Highland Farms, Inc.
152 Towles Road
Cornish, ME 04020
207/625-3305 (Libby)
207/625-4752 (Fax)

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Jersey Journal Article
April 2009

Portland Press Herald
Feature Story
on March 29, 2009

Photo courtesy Dairy Star LLC

Dairy Star
Feature Story
on August 15, 2009


archived press


Highland Farms is located atop a scenic hill in Cornish, Maine, in the southern part of the state near the border with New Hampshire. The herd is the oldest Registered Jersey herd in the country, dating to 1886.

Genetics from Highland Farms can be found in Jersey herds across the globe, through descendents of one of the farm's initial purchases, Perty W. 41721, and the bull Highland Magic Duncan and his son, Highland Duncan Lester.

Highland Farms milks 260 cows and raises 240 replacement heifers. The farm is situated on 1,200 acres and rents another 100 acres. About 150 acres are planted with corn for silage and 150 acres with grass for hay and silage. About 1,000 acres of the farm is woodland.

A group of heifers at Highland Farms.

The herd is enrolled on REAP and has a 2015 lactation average of 17,056M, 848F and 598P on 224 lactations.

We are pleased with the genotyping results of several members of the herd. Three cows rank among the top 1.5% for GJPI after the July 2016 genomic evaluations.

Highland Farms is a member of New England Jersey Sires and a contract advertiser in the Jersey Journal. We celebrated 30 years of contributions to Project Equity in 2010.

Over the years, the family that operates Highland Farms has earned several prestigious awards, including the American Jersey Cattle Association (AJCA) Master Breeder Award in 1987 and the National Dairy Shrine Distinguished Dairy Cattle Breeder Award in 1995. John Palmer received the AJCA Distinguished Service Award in 2012. CLICK HERE to read more details about John's award.

The farm was featured in an article in the April 2009 issue of the Jersey Journal. CLICK HERE to view the article.

The house and barn at Highland Farms are joined together by a covered passageway, as is typical for many of the area and time. The red barn in the foreground is the milking parlor and freestalls, the white barn is calf pens, and the passageway is the farm office. The house is in the background.
Photo courtesy Dairy Star LLC.

Highland Farms was founded by David C. Pike and his two sons, Wyer W. and Fred B. Pike. Registered Jerseys were brought to the farm in 1886, when the family purchased two cows - Perty W. 41721 and Guilet W. 40984 - from George Blanchard of Cumberland Center, Maine.

Perty W. proved to be an exceptional investment as she provided the farm with 10 daughters. Much of the present-day herd at Highland Farms traces to Perty W. From her descend several cow families with names that are familiar to Jersey breeders today, including the "Aletta," "Candy," "Fernetta," and "Jean" cow families. Also in this group is the "Miss Letty" family which yielded "Lester."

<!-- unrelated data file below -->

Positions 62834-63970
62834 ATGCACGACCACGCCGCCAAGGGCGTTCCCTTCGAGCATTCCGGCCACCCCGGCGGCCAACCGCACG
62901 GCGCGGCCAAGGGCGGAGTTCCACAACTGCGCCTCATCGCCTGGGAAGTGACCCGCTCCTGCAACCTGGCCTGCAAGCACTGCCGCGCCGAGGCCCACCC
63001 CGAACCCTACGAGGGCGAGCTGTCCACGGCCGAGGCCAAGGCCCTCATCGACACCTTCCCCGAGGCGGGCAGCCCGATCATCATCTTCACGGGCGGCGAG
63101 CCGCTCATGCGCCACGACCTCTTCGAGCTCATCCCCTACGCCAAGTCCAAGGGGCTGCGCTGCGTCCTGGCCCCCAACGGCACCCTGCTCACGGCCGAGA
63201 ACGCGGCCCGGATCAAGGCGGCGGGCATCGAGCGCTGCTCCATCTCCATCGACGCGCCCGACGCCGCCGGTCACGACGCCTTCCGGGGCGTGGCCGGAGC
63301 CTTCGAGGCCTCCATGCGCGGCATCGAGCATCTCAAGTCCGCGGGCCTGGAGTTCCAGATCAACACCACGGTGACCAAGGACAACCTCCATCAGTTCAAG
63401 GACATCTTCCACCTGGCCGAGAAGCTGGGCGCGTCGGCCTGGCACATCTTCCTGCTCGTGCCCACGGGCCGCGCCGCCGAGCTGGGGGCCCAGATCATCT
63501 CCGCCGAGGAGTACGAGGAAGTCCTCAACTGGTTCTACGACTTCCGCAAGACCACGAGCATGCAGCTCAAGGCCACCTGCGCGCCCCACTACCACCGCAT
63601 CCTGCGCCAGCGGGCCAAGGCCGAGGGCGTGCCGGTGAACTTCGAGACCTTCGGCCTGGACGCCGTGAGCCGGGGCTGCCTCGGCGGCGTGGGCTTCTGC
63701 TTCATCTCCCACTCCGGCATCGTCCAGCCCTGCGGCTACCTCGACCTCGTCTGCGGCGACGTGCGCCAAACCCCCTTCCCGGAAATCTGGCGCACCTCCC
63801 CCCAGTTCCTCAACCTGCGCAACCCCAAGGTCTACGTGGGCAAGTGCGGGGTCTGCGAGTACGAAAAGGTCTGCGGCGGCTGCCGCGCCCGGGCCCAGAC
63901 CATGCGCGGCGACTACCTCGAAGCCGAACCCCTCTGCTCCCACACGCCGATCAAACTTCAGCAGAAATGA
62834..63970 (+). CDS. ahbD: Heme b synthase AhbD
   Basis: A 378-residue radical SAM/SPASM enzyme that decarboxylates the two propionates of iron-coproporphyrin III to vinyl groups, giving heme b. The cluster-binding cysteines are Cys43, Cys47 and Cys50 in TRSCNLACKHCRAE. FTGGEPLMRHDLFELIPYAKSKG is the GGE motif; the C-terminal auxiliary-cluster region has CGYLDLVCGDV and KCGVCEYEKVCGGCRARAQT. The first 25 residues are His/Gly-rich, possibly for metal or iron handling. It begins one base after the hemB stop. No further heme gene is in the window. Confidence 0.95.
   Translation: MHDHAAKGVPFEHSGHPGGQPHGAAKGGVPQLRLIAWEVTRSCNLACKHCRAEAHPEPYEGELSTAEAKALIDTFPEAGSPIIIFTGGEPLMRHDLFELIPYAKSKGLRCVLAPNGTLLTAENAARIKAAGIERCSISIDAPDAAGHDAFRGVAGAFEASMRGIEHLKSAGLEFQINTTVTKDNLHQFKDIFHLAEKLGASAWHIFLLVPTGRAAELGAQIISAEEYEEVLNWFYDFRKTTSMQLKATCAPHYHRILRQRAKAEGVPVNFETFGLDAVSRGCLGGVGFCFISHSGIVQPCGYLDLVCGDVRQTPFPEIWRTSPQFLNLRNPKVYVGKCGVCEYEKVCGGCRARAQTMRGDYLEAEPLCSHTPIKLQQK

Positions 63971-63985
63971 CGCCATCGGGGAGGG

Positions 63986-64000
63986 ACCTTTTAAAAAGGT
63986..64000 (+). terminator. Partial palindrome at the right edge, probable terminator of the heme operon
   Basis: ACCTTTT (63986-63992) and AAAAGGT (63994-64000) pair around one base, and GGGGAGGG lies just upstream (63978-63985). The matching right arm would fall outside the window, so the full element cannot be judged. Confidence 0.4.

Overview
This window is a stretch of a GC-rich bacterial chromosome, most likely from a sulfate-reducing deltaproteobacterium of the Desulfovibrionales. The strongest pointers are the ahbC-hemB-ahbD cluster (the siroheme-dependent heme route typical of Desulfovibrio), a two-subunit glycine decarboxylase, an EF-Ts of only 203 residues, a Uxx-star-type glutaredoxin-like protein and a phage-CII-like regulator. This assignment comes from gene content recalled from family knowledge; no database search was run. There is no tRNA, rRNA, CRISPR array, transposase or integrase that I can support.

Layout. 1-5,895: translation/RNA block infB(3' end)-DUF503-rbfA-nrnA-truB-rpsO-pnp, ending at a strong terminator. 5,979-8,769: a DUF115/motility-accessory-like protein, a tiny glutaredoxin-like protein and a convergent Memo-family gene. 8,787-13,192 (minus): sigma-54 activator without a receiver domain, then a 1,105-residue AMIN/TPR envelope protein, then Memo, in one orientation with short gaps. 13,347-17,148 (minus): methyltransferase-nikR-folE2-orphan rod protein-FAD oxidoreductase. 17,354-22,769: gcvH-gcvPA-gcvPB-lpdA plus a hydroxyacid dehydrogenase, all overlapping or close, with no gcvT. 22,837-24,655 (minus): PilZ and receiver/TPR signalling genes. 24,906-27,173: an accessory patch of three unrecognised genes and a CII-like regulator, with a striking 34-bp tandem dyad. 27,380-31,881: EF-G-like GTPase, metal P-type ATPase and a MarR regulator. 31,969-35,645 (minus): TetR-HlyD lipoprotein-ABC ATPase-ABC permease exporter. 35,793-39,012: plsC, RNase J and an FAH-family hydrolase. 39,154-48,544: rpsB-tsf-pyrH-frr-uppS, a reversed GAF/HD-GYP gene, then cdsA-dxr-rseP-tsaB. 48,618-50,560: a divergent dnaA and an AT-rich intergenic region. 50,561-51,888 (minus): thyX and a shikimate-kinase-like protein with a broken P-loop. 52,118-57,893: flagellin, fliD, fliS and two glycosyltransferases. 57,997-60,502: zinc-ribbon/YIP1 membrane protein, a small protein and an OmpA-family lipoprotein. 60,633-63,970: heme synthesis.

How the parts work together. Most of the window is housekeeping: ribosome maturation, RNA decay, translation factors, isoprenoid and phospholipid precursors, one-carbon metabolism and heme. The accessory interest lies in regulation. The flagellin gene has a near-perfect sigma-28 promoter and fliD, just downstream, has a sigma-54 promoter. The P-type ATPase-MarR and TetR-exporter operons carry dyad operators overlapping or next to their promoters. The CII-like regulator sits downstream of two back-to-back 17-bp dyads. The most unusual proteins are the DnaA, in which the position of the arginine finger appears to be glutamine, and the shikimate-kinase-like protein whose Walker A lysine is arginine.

Part of the milking string at Highland Farms. Photo courtesy Dairy Star LLC.

Wyer's son, Robert, bought out his uncle in 1925 after he graduated from the University of Maine at Orono. He farmed in partnership with his father until 1937 and then as sole proprietor until 1957.

Highland Farms then became a family operation, with Robert's son, Robert L. Pike, and his daughter and son-in-law, Allaire Pike Palmer and John Palmer, joining the work force. The farm was incorporated in 1962, with Robert S. Pike sitting at the helm as president.

Robert L. retired from the business in 1995 and Allaire and John retired in 1998.

Highland Farms is now managed by fifth-generation stockholders, David W. Pike and Lorie L. Pike, Libby Palmer Bleakney and Daniel M. Palmer. David manages the field work and the logging business, which cuts and chips wood from the farm and does custom logging for other businesses. Libby and Dan manage the dairy herd. Lorie is a full-time teacher and milks part-time and one day on the weekend.

Dedicated spouses help out whenever and where ever they are needed and enable everyone to have one day off each week.

Derrick Frigot, World Jersey Cattle Bureau Vice President Europe, thanks Jenn Kimball, Libby Bleakney, Allaire Palmer and Jo Chapman for their hospitality in hosting a tour of the farm held in conjunction with the organization's meetings in July 2009.

The sixth generation of young people at Highland Farms are showing a great deal of interest in the farm as well. Jennifer Kimball and Johanna Chapman, Libby's daughters, both earned associate's degrees in applied animal science, with a major in animal science, from the University of New Hampshire and are working full-time. They have assumed most of the responsibilities of their grandparents, John and Allaire Palmer.

Chad, David's son, has an associate's degree in precision welding from Southern Maine Community College and is working full-time alongside his father. David's daughter, Katie, is in her second year at Virginia Tech's school of veterinary medicine and works at the farm on summer breaks.

Andrea Sturgeon, Lorie's daughter, is working part-time on the farm.

Two other family members, John Bleakney (Libby's son) and Michael Sturgeon (Lorie's son), chose careers off the farm but lend a hand when it is needed.

Highland Farms, Inc.
The Pike, Palmer and Bleakney Families
152 Towles Hill Road, Cornish, ME 04020
207/625-3329 - 207/625-3305 (Libby) - 207/625-4752 (Fax/Answering Machine)
HIGHLANDFARMSDAIRY@GMAIL.COM - www.highlandfarms@usjersey.com
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